Featured in Panorama: Journal of Intelligent Travel – Summer 2017
In this piece, I write about cruising with seniors, reflect on walking 26 miles in two days across Budapest, and consider how travel changes as we age.
Eső után köpönyeg. — Hungarian expression for “after rain comes raincoat”
Monday, Day One
1. The First Glimpse
When I think back to my trip to Budapest, I think, first, of her street signs. Hungarian street signs look like puzzles of Latin letters spilled out of a bag and rearranged into mouthfuls of consonants, vowels, and lots of extra dots. Signs with words and phrases like artand hataratkelohely, magyarorszag, eloszallas, and vigyazz gepjarrmu-forgalom narrate the city streets on corners, in roundabouts, at crossroads, and on highways. Among these wordy pieces of advice, however, there is one whose single word I could pronounce, whose letters did make some sense to my English-speaking brain: it reads, simply, lassits, punctuated with a single exclamation mark. The sign is simple—it is rectangle-shaped, framed in a red border, black bold text against a white background.
I remember my first glimpse of Budapest this way. If I squint my eyes and look closely through the rain drizzling down the window of my cabin, I can see the road connected to the port filled with buses. I can see that one sign, its single word directing cars and buses to breathe, to hit the brakes, to turn a little more slowly around each corner. Lassits!…slow down. Because the spires of the palaces and castles are covered in the early morning fog, because the rain is so thick and the traffic so heavy, because the view is blocked by so many tour buses, this is the first glimpse I have of one of the most magnificent walking cities in the world.
Now that I think about it, it fits.
2. Inside the Bus
It was early morning, under the pouring rain, when all 189 of us disembarked from the ship for the last time. Some of us exited with speed, some with languor, some with canes, wheelchairs, and the steady arms of sons and daughters. After gathering into groups of 50, we lined up and climbed, one after the other, onto a row of tour buses. For the rest of the morning, our tour went a little something like this: those of us who are able get on, get off, get on, get off. The rest stayed in their seats and marvelled the sights from the windows. Every 20 minutes, our guide, a Hungarian woman named Anita, clicked on her microphone and announced in a lovely lilt that we’d arrived somewhere important and that we should get off the bus, take the pictures, and get back on the bus.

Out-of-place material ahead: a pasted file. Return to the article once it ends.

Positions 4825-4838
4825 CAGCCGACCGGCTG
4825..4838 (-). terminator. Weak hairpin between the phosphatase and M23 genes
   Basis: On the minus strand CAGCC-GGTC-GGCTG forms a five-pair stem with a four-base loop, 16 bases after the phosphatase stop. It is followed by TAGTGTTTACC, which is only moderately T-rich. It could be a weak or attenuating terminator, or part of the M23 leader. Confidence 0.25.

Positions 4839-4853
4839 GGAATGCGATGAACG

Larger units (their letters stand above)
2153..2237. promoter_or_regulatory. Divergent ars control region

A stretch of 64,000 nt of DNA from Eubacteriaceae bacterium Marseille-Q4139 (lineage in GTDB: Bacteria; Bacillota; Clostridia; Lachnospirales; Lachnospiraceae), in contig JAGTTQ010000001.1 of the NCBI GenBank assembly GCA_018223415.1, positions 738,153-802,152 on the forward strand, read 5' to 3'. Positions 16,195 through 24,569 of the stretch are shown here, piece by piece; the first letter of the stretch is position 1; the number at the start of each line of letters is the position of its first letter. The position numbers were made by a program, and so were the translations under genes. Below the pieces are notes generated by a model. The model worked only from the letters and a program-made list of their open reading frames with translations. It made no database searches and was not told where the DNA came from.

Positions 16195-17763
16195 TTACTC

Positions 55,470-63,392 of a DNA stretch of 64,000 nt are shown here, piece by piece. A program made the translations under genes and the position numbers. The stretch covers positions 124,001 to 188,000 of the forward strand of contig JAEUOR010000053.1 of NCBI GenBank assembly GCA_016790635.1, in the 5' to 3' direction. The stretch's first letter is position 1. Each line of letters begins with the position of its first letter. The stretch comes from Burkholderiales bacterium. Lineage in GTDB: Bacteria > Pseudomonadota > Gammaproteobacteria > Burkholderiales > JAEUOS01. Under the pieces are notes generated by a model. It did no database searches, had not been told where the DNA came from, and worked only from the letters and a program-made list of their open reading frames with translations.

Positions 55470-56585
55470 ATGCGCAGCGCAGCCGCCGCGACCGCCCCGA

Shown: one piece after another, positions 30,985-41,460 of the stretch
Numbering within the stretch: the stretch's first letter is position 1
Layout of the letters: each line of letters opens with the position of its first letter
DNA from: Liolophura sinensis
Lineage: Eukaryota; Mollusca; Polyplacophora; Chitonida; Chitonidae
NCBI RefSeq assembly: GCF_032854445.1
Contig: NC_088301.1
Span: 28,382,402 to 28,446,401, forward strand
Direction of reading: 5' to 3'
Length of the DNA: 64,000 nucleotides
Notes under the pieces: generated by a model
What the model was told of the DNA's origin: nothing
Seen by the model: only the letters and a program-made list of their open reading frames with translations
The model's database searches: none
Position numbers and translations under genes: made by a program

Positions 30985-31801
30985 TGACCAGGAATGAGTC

This process wasn’t as easy as it sounds, as safely getting 48 elderly passengers on and off a bus isn’t something that happens quickly. As the last two passengers on the bus, Ryan and I waited each time, and we watched the raindrops pool into bigger raindrops on the window panes while men and women held onto the railing and made their way up and down the bus’s three big steps. As we’d done for the past 12 days, we chatted with our fellow passengers, men and women who are 30, 40 years older than we are, who’ve had more life experience under their belts than I can even imagine. Five stops and four hours later, we circled around the city one last time, sat in traffic on the Elizabeth Bridge, and inched our way up Buda Castle Hill, where the buses planned to drop us off for the next two days.
When we finally arrived at our hotel, I realised that I didn’t know where I’d been, what I’d seen, or even what route we’d taken to get there. I remembered horns beeping, traffic jams, pounding rain, and big rainy drops dissolving the castles and gargoyles into drizzly remnants of the strong, stoic architectural wonders they were. I couldn’t hear Anita as she led us around each stop because my headphones had started shorting out back in Croatia. I couldn’t appreciate the stillness of simply being in a place because I was tired of standing in queues. What kind of travel writing, I wondered, was this going to inspire?
Read the full story in Panorama: Journal of Intelligent Travel.
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